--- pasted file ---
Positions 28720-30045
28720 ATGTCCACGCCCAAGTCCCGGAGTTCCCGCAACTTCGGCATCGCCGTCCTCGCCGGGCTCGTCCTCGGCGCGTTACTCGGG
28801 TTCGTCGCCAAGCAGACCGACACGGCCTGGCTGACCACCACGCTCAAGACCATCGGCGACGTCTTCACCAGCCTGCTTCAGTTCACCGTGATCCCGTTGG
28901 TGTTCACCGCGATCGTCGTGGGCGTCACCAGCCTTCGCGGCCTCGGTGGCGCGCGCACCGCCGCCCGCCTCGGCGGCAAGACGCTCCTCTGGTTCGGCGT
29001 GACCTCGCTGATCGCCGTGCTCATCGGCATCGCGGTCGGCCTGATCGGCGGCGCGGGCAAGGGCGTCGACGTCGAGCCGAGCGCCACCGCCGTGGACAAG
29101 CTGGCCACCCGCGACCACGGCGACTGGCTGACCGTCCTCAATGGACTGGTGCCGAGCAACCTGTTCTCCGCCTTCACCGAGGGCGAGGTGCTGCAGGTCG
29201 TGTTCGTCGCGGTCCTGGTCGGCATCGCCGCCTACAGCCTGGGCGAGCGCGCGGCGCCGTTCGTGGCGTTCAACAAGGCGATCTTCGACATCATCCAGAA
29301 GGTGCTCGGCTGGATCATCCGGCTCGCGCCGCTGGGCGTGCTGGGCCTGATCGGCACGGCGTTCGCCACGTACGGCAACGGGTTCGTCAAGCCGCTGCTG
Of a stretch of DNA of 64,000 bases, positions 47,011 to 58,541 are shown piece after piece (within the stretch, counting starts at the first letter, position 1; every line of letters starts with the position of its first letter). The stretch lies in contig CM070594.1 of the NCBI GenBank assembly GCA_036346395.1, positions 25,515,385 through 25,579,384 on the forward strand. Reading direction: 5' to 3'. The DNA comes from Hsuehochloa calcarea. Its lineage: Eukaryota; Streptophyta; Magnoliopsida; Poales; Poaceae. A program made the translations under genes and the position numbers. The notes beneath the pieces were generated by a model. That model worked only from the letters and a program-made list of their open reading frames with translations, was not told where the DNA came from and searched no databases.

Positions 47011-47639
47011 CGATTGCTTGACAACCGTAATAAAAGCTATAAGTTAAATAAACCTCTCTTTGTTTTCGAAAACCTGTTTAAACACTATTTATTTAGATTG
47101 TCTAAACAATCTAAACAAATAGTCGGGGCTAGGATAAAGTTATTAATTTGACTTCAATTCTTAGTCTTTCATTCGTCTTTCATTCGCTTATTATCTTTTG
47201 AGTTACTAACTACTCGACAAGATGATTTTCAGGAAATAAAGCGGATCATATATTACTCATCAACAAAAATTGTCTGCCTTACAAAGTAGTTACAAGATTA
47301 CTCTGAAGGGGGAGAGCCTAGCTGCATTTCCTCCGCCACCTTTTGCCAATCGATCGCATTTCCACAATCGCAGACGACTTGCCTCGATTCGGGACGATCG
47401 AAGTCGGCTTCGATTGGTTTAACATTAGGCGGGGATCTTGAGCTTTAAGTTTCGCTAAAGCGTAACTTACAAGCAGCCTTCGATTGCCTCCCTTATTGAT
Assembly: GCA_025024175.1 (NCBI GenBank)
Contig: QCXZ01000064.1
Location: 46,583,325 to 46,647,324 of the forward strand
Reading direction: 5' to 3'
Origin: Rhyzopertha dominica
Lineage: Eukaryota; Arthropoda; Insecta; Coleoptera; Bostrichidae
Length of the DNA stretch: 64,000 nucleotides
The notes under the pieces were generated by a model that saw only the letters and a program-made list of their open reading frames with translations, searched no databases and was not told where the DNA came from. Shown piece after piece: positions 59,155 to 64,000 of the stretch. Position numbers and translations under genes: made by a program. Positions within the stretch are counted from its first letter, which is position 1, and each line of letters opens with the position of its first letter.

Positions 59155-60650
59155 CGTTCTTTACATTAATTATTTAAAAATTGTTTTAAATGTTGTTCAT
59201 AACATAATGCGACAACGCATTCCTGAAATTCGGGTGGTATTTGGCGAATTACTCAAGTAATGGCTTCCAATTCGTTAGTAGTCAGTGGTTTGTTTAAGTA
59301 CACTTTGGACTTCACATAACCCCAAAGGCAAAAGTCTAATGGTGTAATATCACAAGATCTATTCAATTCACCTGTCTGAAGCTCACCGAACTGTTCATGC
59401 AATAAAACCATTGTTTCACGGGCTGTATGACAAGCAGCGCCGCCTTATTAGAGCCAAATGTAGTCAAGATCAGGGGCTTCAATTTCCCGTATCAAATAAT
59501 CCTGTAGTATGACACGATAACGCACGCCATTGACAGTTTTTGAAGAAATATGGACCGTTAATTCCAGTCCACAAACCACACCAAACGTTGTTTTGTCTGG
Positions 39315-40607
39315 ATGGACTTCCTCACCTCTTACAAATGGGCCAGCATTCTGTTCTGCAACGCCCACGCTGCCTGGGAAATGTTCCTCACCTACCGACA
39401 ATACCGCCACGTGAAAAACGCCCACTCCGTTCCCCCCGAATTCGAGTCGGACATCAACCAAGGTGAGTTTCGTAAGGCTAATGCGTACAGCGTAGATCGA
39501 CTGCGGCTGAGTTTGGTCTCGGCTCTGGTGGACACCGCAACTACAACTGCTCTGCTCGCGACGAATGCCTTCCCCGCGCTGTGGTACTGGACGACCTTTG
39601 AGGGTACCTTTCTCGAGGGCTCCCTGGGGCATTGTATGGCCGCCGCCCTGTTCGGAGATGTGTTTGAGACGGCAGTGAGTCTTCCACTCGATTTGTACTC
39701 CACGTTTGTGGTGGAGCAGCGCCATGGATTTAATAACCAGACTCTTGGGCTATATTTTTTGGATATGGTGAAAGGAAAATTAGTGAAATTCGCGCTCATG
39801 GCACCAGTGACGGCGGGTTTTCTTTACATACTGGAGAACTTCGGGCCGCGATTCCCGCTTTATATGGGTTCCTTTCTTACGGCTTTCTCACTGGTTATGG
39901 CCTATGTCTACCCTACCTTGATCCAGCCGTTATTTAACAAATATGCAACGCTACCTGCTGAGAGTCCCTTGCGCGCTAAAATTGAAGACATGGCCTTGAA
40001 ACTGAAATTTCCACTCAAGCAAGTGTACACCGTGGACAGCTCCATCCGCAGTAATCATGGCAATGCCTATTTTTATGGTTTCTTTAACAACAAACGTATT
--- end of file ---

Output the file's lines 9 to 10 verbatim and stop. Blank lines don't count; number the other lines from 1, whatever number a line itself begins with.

Of a stretch of DNA of 64,000 bases, positions 47,011 to 58,541 are shown piece after piece (within the stretch, counting starts at the first letter, position 1; every line of letters starts with the position of its first letter). The stretch lies in contig CM070594.1 of the NCBI GenBank assembly GCA_036346395.1, positions 25,515,385 through 25,579,384 on the forward strand. Reading direction: 5' to 3'. The DNA comes from Hsuehochloa calcarea. Its lineage: Eukaryota; Streptophyta; Magnoliopsida; Poales; Poaceae. A program made the translations under genes and the position numbers. The notes beneath the pieces were generated by a model. That model worked only from the letters and a program-made list of their open reading frames with translations, was not told where the DNA came from and searched no databases.

Positions 47011-47639